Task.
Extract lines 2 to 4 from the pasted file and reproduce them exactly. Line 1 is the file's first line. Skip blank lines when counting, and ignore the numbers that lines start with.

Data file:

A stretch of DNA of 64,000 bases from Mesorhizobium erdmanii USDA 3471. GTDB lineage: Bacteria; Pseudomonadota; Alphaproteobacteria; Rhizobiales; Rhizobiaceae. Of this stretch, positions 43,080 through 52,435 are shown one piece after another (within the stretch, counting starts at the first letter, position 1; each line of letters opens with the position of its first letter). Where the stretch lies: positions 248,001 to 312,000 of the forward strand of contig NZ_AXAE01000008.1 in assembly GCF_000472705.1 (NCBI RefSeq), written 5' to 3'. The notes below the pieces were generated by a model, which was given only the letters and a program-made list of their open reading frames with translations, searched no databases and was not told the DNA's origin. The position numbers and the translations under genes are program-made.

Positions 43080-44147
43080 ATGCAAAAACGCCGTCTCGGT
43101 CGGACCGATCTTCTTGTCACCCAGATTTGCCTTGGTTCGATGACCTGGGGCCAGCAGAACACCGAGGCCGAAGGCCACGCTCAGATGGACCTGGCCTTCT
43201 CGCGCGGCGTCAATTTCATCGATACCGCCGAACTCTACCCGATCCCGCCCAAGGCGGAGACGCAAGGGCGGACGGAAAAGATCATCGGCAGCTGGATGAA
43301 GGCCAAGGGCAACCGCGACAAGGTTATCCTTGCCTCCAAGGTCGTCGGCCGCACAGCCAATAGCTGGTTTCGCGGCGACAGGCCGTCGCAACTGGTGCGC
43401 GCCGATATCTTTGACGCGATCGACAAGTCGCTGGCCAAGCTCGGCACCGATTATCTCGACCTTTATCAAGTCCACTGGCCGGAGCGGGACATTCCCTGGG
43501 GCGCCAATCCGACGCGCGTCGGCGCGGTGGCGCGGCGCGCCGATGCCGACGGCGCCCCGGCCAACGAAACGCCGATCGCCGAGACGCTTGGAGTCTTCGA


Positions 43080-44147
43080 ATGCAAAAACGCCGTCTCGGT
43101 CGGACCGATCTTCTTGTCACCCAGATTTGCCTTGGTTCGATGACCTGGGGCCAGCAGAACACCGAGGCCGAAGGCCACGCTCAGATGGACCTGGCCTTCT